The administrative and executive government of the Society is intrusted under the general to provincials who are named by the general and hold office for three years. In each province the superiors of the colleges, professed houses, and novitiates are appointed by the general, who receives from them at stated intervals — monthly from provinces, quarterly from colleges and novitiates — a detailed report of the character, conduct, and occupation of each member of the Society. Far from making a system of espionage, this detailed knowledge only gives superiors such information with regard to subjects as enables them to make the best possible use of them with the least possible danger of failure under trying circumstances. Ignatius gave his Order no distinctive dress (though that of the Spanish priests of that time has come to be adopted by Jesuits generally), so that they might be freer for intercourse with the world.

The Jesuits spread rapidly. At the death of Ignatius (1556) there were 1000 members of the Order, in twelve provinces. At the end of the century there were over 10,000. When the celebration of the centenary of their foundation came in 1639, they numbered over 13,000. A century and a quarter later, at the time of their suppression, there were 22,600 Jesuits throughout the world. Wherever they were, they were considered as the special upholders of the Papacy and the most faithful defenders of the Catholic Church. This accounts for most of the opposition to them. When there was difficulty between the Republic of Venice and the Pope, during the first half of the seventeenth century, the Jesuits were excluded from the Venetian States. Their close adhesion to the Pope made their position in France often insecure. Gallicanism saw in them implacable opponents, and Jansenism (q.v.) recognized them as the foes most to be feared. The Sorbonne and the University of Paris opposed the introduction of the Society into France, and always continued to be jealous of the educative influence acquired by it. Finally, Mme. de Pompadour became a bitter enemy, because the Jesuits refused her the sacraments, unless there should be an end of her liaison with the King. The philosophic party was opposed to the Jesuits because they saw in them the most prominent factor in the conservation of Catholic thought and education. This united opposition brought about the suppression of the Jesuits by royal edict throughout the French dominions in 1764. The example was followed in a few years by the other Bourbon courts — Spain, Naples, Parma, and Modena. In 1759, through the machinations of the Prime Minister Pombal, who saw an opportunity of enriching himself at their expense, the Jesuits had been expelled from Portugal. The charges that they were the source of the attempt upon the King's life and were fomenting disaffection among the Indians in the so-called reductions of Paraguay, recently transferred from Spain to Portugal, were evidently trumped up. Pope Clement XIII. (1758-69) interposed vainly in their behalf and used every effort to reconcile the governments. Pope Clement XIV. (1769-74), pressed by the ambassadors of so many Catholic governments, at length issued, July 21, 1773, the brief Dominus ac Redemptor Noster, by which, without adopting the charges made against the Society or entering in any way into the question of their justice, acting solely on the motive of ‘the peace of the Church’ he suppressed the Society in all the States of Christendom. Submission to the brief was immediate and complete. In Spain and Portugal the members of the Society were driven into exile. In other Catholic countries they were permitted to remain as individuals, engaged in the ministry or in literary occupations. Two non-Catholic governments, those of Frederick the Great of Prussia and Catharine II. of Russia, refused to allow the brief of suppression to be published in their dominions, because they could not replace the Jesuits as educators. In these States the Jesuits retained a quasi-corporate existence as a Society for education.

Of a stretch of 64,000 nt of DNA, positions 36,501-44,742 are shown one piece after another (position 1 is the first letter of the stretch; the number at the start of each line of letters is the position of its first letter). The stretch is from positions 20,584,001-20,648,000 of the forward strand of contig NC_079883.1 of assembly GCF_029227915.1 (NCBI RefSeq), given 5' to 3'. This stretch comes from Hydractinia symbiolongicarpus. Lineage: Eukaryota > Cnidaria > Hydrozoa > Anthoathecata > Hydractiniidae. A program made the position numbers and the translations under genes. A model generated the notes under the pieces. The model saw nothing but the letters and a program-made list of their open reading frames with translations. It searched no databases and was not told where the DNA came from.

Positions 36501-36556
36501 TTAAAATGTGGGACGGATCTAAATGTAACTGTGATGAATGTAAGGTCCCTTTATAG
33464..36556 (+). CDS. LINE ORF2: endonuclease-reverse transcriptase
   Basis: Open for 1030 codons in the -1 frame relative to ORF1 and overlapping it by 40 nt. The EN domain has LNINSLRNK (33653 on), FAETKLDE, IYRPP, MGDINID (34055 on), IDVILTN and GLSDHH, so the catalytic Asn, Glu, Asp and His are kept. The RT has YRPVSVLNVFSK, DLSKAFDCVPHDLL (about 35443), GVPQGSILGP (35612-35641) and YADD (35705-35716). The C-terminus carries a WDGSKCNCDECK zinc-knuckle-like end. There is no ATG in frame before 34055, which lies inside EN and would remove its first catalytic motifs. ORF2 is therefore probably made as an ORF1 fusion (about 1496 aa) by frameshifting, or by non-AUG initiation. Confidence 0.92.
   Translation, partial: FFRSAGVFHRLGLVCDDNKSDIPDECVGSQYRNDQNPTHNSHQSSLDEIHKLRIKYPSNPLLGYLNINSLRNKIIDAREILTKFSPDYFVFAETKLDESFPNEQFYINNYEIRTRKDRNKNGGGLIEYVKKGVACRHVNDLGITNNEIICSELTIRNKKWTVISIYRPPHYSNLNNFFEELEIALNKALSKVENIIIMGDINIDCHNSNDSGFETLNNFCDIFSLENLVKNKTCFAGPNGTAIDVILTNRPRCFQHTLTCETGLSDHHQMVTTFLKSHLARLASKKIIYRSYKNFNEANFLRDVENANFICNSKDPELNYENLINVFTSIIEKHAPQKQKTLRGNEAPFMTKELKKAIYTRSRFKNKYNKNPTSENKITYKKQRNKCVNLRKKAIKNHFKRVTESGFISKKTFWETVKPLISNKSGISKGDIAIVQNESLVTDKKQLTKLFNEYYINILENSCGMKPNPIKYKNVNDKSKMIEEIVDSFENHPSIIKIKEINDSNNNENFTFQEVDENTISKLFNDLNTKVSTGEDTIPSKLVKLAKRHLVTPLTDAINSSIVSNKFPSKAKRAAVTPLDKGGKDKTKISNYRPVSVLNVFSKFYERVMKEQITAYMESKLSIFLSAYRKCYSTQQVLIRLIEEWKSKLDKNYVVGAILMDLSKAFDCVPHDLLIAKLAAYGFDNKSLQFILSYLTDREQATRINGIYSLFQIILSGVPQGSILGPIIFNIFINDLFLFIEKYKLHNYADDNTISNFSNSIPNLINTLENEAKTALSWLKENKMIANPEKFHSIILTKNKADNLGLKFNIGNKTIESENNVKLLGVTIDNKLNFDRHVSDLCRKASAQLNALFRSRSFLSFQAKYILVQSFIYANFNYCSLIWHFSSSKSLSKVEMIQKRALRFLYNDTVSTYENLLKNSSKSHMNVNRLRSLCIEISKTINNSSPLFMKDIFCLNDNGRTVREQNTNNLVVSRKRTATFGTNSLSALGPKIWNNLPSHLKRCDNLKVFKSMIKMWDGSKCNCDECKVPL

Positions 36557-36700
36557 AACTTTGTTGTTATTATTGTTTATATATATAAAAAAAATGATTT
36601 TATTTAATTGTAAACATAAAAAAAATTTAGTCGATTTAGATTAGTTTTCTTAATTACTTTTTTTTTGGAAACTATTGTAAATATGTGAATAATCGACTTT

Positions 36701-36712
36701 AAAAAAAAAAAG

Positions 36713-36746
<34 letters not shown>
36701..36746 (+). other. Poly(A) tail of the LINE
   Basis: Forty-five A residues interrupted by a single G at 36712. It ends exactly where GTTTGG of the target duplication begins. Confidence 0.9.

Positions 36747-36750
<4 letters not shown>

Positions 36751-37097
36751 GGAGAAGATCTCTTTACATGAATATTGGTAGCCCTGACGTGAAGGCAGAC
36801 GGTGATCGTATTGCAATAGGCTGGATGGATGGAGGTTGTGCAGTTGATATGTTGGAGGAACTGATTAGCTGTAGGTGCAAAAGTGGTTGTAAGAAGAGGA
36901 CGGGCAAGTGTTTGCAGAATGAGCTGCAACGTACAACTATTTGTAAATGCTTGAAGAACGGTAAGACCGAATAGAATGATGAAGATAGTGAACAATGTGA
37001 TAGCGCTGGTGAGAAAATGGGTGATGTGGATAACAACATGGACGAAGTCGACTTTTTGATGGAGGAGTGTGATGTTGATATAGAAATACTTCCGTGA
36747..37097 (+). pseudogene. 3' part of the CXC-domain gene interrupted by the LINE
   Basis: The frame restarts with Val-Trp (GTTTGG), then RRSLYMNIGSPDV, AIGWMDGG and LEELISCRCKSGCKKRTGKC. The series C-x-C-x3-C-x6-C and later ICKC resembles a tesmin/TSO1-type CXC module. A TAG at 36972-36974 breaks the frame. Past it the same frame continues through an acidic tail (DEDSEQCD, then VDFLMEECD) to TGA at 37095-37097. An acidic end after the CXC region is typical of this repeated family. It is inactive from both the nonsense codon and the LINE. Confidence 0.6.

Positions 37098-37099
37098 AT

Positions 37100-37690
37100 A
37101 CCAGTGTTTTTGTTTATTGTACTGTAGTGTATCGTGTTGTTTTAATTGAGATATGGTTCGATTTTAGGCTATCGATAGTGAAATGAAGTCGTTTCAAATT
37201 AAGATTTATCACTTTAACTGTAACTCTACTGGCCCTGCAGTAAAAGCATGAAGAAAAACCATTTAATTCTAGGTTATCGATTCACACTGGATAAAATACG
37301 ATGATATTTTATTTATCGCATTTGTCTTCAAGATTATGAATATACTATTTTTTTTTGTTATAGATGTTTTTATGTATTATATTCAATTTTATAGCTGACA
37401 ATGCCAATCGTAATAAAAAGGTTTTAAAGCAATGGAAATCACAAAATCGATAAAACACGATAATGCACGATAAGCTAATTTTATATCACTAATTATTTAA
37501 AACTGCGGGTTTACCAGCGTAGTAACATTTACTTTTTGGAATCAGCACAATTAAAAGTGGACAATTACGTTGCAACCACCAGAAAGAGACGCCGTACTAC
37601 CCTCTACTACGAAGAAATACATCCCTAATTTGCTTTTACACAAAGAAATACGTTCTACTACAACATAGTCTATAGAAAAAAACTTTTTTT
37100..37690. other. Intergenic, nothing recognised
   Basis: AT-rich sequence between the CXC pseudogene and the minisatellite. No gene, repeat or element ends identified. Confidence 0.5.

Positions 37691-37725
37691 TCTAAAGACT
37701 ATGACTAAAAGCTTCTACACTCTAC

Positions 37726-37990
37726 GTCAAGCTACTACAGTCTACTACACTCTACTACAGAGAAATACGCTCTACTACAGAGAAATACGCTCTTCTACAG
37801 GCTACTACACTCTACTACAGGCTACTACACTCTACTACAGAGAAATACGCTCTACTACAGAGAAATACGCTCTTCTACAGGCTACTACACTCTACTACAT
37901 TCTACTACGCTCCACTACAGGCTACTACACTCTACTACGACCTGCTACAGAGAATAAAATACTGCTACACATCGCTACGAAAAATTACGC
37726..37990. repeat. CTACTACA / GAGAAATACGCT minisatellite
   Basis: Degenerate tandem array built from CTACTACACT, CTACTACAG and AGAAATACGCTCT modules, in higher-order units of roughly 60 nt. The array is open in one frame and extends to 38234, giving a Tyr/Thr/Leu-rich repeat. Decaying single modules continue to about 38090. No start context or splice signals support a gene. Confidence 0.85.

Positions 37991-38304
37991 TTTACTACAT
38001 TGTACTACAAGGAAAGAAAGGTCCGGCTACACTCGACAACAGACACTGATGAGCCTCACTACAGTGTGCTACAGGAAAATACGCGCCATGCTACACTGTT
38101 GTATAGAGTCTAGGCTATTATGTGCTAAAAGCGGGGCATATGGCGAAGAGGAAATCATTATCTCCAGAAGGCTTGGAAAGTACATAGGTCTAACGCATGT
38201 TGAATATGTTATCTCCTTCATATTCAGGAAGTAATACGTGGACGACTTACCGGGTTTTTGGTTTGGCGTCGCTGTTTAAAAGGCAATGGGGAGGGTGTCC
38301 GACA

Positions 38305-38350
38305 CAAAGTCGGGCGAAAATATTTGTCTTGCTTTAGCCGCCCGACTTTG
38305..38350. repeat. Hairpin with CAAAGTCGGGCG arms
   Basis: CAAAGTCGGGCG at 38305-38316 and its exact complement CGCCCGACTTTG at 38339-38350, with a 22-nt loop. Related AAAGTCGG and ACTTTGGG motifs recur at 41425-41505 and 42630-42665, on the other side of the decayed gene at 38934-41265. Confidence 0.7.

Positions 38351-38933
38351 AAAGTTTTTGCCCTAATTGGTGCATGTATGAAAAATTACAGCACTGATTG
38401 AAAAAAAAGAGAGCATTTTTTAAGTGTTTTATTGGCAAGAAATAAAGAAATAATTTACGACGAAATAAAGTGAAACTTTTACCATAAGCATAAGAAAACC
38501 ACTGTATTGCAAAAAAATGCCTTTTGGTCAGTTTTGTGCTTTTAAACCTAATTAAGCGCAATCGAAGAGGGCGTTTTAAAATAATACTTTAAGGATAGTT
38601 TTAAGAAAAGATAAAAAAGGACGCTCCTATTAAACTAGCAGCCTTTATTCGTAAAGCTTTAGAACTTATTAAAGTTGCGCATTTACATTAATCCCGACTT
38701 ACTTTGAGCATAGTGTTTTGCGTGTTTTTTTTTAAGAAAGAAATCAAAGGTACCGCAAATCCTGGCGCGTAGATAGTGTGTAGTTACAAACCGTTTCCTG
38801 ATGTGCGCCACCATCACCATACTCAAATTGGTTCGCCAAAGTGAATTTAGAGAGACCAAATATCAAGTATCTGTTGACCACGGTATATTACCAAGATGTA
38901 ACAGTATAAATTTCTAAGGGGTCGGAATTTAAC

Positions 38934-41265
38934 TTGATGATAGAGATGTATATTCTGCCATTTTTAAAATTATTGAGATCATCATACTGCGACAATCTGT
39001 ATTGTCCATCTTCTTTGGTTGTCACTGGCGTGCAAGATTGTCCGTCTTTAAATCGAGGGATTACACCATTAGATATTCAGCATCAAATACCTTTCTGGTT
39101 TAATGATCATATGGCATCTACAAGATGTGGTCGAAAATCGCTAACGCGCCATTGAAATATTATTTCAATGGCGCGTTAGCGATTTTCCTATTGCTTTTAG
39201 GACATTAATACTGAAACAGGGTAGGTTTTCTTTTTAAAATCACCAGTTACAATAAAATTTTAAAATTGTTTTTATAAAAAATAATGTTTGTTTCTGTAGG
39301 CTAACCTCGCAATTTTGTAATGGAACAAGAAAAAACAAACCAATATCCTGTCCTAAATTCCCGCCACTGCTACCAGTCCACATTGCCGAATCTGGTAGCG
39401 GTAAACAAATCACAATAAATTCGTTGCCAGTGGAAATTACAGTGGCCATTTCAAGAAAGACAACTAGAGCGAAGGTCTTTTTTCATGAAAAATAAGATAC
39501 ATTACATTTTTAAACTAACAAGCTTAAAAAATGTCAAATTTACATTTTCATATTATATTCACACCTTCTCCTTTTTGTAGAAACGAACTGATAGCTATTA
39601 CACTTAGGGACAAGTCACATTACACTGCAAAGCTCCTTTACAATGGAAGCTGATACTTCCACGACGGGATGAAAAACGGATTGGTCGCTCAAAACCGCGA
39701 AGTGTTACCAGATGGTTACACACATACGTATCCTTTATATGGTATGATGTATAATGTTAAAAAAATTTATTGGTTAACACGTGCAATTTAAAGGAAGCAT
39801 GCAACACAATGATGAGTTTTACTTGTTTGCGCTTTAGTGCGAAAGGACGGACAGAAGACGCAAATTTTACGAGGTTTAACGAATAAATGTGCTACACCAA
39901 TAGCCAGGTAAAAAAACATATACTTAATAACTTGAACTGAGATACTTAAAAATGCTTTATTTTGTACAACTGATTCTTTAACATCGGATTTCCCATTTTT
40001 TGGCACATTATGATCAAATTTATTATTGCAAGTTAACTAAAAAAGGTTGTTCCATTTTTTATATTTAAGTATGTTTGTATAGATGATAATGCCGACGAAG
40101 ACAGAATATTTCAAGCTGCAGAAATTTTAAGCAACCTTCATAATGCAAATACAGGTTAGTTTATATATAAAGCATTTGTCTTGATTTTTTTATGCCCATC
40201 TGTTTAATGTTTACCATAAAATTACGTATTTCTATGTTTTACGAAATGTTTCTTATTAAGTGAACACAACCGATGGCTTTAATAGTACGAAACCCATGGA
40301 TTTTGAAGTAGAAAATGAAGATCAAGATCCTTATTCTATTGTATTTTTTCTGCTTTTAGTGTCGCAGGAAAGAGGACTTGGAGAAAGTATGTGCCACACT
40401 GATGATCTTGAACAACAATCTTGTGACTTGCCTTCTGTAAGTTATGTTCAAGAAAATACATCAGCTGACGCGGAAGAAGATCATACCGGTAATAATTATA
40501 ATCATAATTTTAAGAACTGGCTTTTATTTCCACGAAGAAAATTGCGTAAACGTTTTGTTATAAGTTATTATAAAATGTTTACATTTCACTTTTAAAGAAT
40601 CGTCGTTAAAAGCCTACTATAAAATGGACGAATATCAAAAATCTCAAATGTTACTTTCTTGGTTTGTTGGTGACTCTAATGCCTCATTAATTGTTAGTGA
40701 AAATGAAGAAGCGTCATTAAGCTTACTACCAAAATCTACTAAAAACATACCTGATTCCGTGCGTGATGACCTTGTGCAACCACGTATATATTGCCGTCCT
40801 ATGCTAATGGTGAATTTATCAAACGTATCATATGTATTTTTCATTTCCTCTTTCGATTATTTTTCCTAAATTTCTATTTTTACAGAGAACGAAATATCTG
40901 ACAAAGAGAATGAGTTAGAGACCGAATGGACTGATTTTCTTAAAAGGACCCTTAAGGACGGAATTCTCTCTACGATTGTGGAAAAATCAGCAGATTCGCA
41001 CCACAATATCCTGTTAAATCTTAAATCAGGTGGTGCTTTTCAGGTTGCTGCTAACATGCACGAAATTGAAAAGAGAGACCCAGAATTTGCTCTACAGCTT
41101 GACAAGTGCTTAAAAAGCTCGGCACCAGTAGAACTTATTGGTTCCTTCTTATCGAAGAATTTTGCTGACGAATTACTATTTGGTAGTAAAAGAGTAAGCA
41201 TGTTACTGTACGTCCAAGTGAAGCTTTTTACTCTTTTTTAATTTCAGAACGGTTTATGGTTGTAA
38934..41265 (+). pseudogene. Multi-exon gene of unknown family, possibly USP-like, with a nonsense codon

What was meant to be the suppression of the Society proved but a temporary suspension. In 1792 the Duke of Parma secured a partial reorganization for his dominions. In 1801 Pope Pius VII. (1800-23) permitted the formal reëstablishment of the Jesuits in Lithuania and White Russia, and with still more formality in Naples in 1804. On August 7, 1814, by the bull Solicitudo omnium ecclesiarum, the complete rehabilitation of the Order was made. Since then the Jesuits have continued to spread all over the world. There were, in 1902, 15,145 Jesuits throughout the world, of whom 6647 were priests, 4545 scholastics, and 3953 lay brothers. In America there were over 2100, of whom about 780 were priests, 735 scholastics, and 585 lay brothers. In the Philippine Islands there were 102 Jesuits, and 55 in Cuba.